Mashpee Wampanoag Tribe Responds to Harold Monteau's Column on Gaming Compacts
It was with great interest that I read Harold Monteau’s editorial, “Regarding Gaming Compacts and Their ‘Illusory Exclusivity,’” in which he criticized the tribal-state compact reached between the Mashpee Wampanoag Tribe and the Commonwealth of Massachusetts.
Our tribe was re-acknowledged by the federal government in 2007 after hundreds of years of struggles that, while familiar to many tribes, were unique to our tribal nation. Through early exposure to European explorers and settlers, warfare and slavery, brutality and broken promises, the loss of our land and attempts to exterminate our culture, the Mashpee Wampanoag Tribe persevered.
Now, after a 35-year federal recognition process, we are working diligently to provide for our tribal citizens, which will only be possible with economic self-sufficiency. This includes our successful fight to have our sovereign rights respected in the Massachusetts Expanded Gaming Act and the negotiation of a tribal-state compact to allow Class III gaming.
While I respect Mr. Monteau’s concern and his service to Indian country, I believe that he is unaware of the Mashpee Wampanoag Tribe’s specific circumstances and the decisions that we as a sovereign nation must make to provide for the future of our people.
As a landless tribe, without the legislation authorizing the governor to negotiate the compact in recognition of our inevitable rights and the Commonwealth’s support for our gaming efforts, we would have first been expected to acquire lands eligible for gaming and only then could have required the Commonwealth to enter compact negotiations under the Indian Gaming Regulatory Act.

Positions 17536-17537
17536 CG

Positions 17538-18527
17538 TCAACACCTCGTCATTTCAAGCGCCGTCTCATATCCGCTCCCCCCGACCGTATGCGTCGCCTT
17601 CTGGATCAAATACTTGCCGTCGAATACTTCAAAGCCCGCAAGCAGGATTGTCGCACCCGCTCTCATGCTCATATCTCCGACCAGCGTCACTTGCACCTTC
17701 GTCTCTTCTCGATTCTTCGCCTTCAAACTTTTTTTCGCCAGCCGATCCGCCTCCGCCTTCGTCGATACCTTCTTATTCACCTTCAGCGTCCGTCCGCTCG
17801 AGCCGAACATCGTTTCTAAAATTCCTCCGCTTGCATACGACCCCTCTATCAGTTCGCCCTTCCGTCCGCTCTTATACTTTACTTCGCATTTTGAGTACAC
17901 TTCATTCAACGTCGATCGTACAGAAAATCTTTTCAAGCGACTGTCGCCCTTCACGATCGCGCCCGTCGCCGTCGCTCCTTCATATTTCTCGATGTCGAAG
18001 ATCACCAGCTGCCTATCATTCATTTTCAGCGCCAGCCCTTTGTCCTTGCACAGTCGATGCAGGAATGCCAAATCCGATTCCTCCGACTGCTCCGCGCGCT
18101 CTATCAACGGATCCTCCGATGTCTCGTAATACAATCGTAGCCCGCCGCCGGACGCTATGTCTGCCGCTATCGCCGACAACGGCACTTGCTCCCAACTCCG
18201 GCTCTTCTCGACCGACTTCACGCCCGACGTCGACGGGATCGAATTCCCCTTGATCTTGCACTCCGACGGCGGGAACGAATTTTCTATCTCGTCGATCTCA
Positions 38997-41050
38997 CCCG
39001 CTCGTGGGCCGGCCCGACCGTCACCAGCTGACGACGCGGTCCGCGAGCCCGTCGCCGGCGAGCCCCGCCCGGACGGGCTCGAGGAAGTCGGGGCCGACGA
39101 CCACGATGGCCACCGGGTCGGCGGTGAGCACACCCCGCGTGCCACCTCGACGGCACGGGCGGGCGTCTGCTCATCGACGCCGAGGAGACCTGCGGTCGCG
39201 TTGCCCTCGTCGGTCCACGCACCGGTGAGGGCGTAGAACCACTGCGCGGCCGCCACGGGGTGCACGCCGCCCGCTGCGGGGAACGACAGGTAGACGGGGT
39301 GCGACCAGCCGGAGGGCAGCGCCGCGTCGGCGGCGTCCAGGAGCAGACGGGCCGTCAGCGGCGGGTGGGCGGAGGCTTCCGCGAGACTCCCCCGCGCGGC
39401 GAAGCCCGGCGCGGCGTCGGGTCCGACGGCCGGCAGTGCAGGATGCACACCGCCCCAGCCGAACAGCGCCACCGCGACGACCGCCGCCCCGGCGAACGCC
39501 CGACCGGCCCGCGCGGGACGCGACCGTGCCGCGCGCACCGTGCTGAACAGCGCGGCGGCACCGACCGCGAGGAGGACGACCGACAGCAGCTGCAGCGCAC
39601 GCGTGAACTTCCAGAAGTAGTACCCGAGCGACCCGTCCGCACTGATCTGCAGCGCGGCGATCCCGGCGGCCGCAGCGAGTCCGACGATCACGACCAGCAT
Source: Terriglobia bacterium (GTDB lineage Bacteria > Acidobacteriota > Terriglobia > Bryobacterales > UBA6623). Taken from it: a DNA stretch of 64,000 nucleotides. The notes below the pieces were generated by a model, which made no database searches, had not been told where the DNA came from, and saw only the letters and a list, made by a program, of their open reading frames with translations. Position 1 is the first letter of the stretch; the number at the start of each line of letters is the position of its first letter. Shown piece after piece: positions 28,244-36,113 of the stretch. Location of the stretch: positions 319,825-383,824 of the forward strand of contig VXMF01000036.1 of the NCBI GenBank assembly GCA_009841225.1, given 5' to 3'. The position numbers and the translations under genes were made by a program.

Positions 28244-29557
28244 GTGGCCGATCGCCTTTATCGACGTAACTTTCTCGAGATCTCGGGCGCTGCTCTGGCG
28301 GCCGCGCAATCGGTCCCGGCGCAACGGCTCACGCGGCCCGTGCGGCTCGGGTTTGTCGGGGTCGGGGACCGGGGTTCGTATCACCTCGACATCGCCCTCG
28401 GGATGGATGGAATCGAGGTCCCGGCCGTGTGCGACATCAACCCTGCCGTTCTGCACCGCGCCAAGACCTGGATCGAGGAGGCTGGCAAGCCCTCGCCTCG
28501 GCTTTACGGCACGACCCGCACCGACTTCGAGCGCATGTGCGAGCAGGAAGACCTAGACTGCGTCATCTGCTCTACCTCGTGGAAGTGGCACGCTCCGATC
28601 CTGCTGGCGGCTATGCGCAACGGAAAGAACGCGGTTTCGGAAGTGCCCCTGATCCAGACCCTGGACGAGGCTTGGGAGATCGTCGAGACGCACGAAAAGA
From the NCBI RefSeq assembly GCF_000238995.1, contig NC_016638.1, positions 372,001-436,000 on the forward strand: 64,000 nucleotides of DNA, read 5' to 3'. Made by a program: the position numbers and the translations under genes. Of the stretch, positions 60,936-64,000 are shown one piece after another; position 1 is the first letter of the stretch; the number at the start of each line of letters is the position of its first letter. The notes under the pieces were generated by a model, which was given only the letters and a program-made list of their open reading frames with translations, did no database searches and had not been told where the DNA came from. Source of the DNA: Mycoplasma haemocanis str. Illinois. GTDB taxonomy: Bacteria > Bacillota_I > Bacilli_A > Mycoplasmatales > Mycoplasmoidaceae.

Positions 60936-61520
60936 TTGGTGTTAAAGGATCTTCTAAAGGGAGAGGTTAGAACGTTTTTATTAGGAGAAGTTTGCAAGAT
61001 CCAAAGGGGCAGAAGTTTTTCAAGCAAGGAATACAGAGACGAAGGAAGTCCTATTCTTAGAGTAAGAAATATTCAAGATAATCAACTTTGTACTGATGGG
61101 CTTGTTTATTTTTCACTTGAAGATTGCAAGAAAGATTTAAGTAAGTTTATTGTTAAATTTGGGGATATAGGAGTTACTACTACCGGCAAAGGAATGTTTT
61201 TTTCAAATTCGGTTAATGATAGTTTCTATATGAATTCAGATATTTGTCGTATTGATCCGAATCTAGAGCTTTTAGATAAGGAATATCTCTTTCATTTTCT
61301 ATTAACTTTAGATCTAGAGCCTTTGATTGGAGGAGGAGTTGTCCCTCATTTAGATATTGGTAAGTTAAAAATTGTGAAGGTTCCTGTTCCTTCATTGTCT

The Compact reflects concessions from the Commonwealth on matters that the Commonwealth was not required to negotiate and which are of immense value to our Tribe, both economically and otherwise.
Further, as a result of our negotiations, the Commonwealth elected to forego moving forward with a commercial gaming company in our region—the alternative permitted under that law if the Compact had not been approved by July 31 of this year.
It is vital for the future self-sufficiency of our tribe that the compact be approved. While other tribes in different circumstances negotiate different compacts, this compact reflects our needs, our priorities, and our specific circumstances. This compact should in no way be construed to have any bearing on other tribes. I wholeheartedly support each tribe’s right to negotiate compacts based on what is in the best interest of their people, and I hope that Indian country will afford the Mashpee Wampanoag Tribe the same respect.
Cedric Cromwell is the chairman of the Mashpee Wampanoag Tribe. The tribe was re-acknowledged as a federally recognized tribe in 2007 and signed a Tribal-State Compact with the Commonwealth of Massachusetts in July of this year.